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Computational Thinking through Modular Sound Synthesis

03 Jan 2023 . Category . Comments #publications #research #education-research #engagement #ldi #mofacts #music #books #datawhys #programming #eurorack

I wrote a book bridging computational thinking and electronic music this past semester while on sabbatical.

The goal of the book is to teach computational thinking practices without programming. This idea has been around for about 20 years, but the new twist in my book is to use modular sound synthesis (modular) as the learning context.

Modular was developed in the 1950s, fell out of fashion in the 1980s, and regained popularity in the 2010s1. Modular creates sounds and music by connecting together modules with patch cables, much like an old telephone switchboard. Each module performs some kind of operation on the incoming signals, and different overall effects can be achieved by patching up modules in different ways.

From a programming perspective, modular is a dataflow language where the modules are often stateless. I would argue this makes modular easier to learn and to reason over than traditional programming because the control flow is visible as patch cables, and there is typically no hidden state in the form of variables and parameters2.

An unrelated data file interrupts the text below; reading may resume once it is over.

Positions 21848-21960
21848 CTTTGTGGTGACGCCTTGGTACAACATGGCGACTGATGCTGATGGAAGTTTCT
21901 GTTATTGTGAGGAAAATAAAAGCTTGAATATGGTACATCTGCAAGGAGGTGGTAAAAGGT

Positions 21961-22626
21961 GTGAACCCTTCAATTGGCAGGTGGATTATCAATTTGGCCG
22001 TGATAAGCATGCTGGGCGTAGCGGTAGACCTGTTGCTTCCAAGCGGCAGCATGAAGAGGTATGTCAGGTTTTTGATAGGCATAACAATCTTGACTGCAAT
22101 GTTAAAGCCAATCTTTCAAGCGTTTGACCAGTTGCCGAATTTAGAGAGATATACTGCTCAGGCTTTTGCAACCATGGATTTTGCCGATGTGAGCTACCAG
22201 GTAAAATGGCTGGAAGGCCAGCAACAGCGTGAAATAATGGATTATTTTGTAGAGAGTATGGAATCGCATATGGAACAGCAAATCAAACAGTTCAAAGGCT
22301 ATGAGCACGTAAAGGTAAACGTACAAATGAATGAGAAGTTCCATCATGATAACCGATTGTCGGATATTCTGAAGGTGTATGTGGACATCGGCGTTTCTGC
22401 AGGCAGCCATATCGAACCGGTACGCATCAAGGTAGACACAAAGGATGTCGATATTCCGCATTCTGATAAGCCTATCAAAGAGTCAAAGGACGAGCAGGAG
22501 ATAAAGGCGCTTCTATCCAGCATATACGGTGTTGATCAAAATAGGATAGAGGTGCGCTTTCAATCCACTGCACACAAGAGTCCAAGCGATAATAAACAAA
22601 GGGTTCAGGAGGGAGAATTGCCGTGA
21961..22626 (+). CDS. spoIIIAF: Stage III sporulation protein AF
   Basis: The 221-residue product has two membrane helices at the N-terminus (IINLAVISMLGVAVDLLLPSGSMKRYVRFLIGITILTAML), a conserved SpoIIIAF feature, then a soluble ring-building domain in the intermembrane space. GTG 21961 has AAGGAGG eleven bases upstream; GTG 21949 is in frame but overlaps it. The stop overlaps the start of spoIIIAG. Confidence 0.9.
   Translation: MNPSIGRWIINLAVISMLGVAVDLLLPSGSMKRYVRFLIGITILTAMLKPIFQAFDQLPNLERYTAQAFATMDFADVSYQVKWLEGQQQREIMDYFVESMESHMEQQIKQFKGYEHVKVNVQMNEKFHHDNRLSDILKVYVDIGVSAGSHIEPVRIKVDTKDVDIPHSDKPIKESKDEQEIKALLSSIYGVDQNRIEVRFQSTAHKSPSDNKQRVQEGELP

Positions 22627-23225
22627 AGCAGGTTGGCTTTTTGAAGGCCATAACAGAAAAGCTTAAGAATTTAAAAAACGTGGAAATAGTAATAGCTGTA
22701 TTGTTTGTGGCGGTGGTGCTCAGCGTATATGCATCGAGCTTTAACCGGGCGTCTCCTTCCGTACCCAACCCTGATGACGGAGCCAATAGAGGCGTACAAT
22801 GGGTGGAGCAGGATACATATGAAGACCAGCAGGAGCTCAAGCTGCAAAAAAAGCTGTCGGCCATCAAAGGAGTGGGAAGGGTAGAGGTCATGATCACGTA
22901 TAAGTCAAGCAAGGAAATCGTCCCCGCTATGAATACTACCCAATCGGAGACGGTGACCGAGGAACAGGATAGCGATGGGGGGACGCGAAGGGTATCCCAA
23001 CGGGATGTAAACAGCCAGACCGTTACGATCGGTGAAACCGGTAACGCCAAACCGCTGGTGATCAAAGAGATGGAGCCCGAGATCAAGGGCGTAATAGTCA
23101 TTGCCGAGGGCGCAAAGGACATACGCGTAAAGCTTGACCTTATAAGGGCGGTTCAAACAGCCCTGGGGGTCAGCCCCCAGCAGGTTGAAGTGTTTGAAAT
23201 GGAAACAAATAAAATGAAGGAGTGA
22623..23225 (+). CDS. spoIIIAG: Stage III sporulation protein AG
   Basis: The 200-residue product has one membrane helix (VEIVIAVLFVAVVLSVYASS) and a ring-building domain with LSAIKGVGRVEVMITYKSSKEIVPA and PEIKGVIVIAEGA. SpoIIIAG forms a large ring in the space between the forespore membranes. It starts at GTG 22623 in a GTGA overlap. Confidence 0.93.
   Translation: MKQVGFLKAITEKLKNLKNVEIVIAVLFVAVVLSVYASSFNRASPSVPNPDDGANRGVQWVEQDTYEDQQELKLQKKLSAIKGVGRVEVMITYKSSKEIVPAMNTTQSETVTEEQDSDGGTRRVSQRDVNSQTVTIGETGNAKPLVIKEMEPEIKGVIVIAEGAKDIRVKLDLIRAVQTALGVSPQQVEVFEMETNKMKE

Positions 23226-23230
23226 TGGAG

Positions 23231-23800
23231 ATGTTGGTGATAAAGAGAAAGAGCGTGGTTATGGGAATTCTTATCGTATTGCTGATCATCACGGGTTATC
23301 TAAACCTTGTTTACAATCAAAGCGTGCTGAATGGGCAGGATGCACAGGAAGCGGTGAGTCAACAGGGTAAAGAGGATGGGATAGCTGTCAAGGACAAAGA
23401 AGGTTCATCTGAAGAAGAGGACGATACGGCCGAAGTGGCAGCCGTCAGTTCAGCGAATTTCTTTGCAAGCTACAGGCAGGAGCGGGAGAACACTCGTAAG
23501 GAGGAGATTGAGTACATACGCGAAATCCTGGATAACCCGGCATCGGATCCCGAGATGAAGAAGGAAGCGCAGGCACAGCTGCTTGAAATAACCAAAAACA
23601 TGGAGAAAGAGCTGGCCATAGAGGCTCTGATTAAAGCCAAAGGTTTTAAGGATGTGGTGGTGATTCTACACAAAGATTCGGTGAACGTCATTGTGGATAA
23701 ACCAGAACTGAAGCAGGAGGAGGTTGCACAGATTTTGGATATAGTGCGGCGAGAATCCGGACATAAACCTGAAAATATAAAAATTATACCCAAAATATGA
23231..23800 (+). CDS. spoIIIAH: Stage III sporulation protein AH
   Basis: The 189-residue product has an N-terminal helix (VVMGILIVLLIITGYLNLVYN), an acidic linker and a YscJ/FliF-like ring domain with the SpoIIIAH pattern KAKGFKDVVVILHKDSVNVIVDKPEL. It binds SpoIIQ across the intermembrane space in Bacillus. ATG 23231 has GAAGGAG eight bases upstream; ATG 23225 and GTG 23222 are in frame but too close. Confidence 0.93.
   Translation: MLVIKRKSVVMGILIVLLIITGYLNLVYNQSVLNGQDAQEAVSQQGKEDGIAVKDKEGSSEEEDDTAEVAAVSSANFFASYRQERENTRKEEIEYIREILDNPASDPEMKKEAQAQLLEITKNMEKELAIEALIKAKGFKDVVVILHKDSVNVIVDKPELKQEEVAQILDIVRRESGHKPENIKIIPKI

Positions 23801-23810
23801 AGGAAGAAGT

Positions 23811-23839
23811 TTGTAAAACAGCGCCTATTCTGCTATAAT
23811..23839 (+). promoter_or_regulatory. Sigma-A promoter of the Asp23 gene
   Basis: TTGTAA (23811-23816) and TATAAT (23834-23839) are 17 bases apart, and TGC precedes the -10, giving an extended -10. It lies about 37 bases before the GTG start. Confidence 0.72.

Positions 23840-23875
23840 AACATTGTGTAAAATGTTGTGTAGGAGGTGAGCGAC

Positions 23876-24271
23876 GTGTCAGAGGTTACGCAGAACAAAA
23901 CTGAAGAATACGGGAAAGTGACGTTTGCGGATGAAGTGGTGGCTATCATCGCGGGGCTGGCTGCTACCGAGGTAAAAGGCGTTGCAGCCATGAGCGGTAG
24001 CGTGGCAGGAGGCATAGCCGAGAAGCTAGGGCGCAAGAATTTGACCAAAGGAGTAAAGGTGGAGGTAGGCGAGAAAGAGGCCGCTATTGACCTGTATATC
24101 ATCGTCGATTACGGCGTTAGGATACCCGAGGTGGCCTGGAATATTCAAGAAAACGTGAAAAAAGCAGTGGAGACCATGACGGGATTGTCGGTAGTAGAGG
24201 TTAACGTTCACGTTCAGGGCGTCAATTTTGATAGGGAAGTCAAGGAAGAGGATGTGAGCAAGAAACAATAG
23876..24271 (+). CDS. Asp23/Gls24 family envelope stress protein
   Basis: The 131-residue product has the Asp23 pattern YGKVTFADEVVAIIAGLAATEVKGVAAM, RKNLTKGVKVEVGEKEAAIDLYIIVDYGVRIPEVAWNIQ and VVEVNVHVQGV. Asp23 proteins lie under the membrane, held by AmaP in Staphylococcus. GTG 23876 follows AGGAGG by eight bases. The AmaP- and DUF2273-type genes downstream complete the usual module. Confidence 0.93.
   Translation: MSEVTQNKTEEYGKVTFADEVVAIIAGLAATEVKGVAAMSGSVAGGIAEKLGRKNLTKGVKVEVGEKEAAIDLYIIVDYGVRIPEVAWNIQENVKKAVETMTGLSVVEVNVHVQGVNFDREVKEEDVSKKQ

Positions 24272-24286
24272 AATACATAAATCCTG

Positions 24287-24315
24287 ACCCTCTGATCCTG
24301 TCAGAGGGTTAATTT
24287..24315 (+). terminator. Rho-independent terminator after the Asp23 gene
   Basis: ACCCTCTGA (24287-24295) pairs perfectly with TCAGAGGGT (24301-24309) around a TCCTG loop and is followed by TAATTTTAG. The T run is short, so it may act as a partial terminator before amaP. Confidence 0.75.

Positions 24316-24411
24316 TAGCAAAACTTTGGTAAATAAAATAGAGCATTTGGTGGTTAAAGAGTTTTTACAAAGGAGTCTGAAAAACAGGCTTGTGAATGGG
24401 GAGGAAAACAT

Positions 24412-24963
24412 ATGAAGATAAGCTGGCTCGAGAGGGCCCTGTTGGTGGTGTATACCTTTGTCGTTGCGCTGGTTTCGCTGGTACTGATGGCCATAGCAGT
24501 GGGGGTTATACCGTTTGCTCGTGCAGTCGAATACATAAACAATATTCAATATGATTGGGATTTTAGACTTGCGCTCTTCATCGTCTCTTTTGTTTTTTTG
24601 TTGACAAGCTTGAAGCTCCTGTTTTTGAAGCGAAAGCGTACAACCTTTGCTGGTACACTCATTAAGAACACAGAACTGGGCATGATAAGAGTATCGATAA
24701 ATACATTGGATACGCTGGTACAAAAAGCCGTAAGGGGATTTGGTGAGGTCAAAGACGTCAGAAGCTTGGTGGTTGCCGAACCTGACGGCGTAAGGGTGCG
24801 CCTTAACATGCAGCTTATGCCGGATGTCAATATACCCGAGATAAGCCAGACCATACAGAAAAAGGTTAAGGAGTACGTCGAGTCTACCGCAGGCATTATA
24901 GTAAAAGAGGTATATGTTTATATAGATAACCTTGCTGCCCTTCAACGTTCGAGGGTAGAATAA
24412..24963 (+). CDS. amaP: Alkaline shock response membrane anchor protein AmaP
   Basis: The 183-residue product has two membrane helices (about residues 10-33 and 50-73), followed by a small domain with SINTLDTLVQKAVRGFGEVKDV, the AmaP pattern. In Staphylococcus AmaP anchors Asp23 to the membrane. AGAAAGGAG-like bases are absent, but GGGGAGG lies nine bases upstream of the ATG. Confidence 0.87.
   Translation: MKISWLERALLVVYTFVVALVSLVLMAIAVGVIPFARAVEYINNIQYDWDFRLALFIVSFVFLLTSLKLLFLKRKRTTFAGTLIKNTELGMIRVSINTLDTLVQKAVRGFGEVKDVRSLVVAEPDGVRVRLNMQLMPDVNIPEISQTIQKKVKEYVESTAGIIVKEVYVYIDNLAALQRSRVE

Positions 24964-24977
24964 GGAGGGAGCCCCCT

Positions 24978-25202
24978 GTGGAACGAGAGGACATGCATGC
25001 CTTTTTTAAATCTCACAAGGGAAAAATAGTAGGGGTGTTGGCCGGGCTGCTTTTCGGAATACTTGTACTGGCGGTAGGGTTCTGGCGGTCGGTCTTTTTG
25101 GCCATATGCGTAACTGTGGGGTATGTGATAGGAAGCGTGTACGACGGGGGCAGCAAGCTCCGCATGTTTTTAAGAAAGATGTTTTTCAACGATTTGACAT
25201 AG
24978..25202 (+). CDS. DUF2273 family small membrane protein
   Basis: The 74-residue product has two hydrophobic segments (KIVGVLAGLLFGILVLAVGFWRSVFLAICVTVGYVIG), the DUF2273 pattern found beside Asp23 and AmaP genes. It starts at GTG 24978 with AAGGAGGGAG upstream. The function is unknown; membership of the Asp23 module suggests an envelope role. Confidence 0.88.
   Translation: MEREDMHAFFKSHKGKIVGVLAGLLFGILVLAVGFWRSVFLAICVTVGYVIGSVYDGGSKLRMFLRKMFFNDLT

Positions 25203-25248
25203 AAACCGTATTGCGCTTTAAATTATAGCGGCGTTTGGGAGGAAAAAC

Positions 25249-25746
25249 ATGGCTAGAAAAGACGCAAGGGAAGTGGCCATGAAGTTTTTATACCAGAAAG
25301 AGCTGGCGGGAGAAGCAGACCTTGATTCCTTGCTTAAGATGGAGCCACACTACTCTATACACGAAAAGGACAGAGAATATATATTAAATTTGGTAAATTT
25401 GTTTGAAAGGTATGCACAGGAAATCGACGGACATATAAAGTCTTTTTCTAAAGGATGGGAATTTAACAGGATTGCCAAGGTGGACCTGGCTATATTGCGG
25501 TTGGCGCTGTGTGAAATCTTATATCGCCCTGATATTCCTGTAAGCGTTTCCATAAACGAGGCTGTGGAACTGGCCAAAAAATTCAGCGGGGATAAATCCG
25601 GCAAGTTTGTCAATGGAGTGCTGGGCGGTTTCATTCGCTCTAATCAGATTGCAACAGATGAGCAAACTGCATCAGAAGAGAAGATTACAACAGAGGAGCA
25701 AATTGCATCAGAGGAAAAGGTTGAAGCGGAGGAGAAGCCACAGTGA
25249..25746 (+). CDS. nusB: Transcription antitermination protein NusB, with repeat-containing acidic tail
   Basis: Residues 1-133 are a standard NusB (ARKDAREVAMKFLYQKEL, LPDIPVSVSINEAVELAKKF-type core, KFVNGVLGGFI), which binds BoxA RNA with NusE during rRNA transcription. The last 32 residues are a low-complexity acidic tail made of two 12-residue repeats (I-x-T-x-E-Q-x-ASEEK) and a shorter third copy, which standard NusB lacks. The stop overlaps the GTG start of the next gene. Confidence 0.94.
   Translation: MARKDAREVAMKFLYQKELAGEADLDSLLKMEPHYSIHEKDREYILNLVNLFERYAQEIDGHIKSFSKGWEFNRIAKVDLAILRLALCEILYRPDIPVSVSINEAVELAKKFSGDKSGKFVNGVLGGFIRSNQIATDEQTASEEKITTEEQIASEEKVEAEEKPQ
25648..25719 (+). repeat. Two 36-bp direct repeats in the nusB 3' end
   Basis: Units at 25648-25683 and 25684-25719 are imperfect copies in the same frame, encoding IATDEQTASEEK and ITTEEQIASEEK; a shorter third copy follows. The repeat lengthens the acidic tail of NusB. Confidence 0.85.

From a motivational perspective, this approach to modular shares many of the traits of multimedia-based approaches to simplified programming: results are fairly immediate, of practical utility, and have an aesthetic dimension. However, such systems arguably have a downside, which is that they create walled gardens where children may learn to program but only as far as the environment will let them. In contrast, modular is modular - an open system with no limits.

The book uses Cardinal a web browser port of the desktop virtual modular system VCVRack to avoid a walled garden. At the time of writing, there are 972 modules available in the version of Cardinal used by the book, and many of these are emulations of hardware modules. The modular environment is directly embedded in the book, so users can open it with appropriate starter code, instructions, and solutions given for exercises corresponding to the concepts in that part of the book.

Hopefully, the book will be interesting and useful for both computational thinking and modular communities, and help spur more bridge-building between them in the future. To read the book, please visit the book’s website.

Andrew M. Olney. (2023). Computational Thinking through Modular Sound Synthesis. https://doi.org/10.5281/zenodo.7502148

  1. The timeline roughly, and coincidentally, matches the popularity of neural networks 

  2. Some modules, particularly digital modules, are configurable and store hidden parameters, e.g. parameters accessible using menu-based navigation on the module itself.